Esau, would seem to have no chance. His characterization as being born red, is understood to be astrologically related to “Mazal Maadim”, literally red-luck, relating to the planet Mars, which is a strong predictor for blood shed. In fact our sages tell us that if someone is born under that star they should become a Shochet – ritual slaughterer to channel their blood spilling nature. There is the rub, while there are elements of our nature that could be bad, they don't need to be. Esau is encouraged by his father to hunt for food and channel the harsher elements of his nature. In fact our tradition sees Esau as being outstanding in his honoring his father, Rabbi Shimon Ben Gamliel going so far as “all my days I would serve my father, but I have not served even 1/100th as well as Esau served his father10. R. Shimon explains that while he would serve his parents in dirty clothes but change into clean clothes when going to the market, Esau would put on his nicest clothes to serve his father as a mark of respect.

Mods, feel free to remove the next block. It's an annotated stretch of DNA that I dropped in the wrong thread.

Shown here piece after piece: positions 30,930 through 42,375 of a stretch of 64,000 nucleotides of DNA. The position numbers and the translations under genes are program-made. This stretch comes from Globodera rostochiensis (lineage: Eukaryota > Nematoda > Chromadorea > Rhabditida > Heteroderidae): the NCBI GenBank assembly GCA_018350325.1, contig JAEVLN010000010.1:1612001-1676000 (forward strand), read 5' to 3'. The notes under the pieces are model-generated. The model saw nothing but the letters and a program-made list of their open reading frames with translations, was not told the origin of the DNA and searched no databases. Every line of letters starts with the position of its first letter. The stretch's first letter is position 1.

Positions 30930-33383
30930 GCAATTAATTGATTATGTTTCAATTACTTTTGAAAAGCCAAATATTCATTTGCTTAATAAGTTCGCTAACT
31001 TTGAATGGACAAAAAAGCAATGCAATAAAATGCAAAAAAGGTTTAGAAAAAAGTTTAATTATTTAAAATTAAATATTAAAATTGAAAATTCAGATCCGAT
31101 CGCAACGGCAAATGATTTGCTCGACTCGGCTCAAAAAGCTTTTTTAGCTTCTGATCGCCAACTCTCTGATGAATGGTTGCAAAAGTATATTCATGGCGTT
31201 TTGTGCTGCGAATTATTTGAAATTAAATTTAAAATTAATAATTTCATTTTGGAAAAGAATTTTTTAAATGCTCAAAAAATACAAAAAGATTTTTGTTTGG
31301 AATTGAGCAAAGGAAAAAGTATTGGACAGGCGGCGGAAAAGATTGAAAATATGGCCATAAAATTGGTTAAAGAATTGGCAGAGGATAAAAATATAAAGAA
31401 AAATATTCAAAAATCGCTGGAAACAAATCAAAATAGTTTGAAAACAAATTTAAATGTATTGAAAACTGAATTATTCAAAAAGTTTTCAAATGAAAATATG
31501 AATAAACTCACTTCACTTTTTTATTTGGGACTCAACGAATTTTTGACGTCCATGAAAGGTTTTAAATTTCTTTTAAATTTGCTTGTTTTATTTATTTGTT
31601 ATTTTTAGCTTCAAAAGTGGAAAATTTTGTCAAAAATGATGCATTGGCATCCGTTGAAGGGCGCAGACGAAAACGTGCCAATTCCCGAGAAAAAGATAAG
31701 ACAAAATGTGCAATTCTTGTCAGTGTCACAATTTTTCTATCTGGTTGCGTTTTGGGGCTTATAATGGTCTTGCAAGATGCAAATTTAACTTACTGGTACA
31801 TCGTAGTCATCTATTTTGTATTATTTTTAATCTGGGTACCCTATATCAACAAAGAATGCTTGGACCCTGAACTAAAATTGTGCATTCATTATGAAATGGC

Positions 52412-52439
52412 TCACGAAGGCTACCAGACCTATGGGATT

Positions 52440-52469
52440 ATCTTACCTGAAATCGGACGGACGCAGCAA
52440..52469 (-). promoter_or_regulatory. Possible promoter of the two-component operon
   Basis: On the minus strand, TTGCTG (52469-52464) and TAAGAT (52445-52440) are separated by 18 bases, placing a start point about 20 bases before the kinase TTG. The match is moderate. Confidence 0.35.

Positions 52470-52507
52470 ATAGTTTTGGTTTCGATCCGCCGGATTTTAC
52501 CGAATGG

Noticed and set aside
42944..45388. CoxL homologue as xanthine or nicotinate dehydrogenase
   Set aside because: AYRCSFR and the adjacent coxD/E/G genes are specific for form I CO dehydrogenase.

Strange Love?- like father like son
Esau who seen as a villain in Jewish tradition, manages to earn at least one of his parents' love, Isaac loved Esau, because he brought game to his mouth, and Rebbecca loves Jacob. Going beyond the simple meaning that Esau simply bribed his father, we are told that “every type loves his type”11. I wonder if this similarity can be partly explained by their both being men of few words, following the commentary above that Esau was a “quiet man”, the word count for Isaac's “speaking parts” is 29 words for his life, except for his dying day (compared to Abraham's 436 words – apart from the last episode in his life story). This fits with the idea that Isaac represented “Gevura” which literally means strength but relates to judgment, harshness but also restraint. This essential nature could have been channeled to positive ends, Esau could not be a Jacob but he could be a brilliant Esau.

Straight shooter learns new tricks
Jacob the man of truth, does a fair bit of deception when he deals with the real world. In fact, he learns the skills of cheating to the extent that he declares, “if Laban comes for swindling than I am also his brother in swindling, but if he is a Kosher man...”

Reluctant Deceiver- hoping to get caught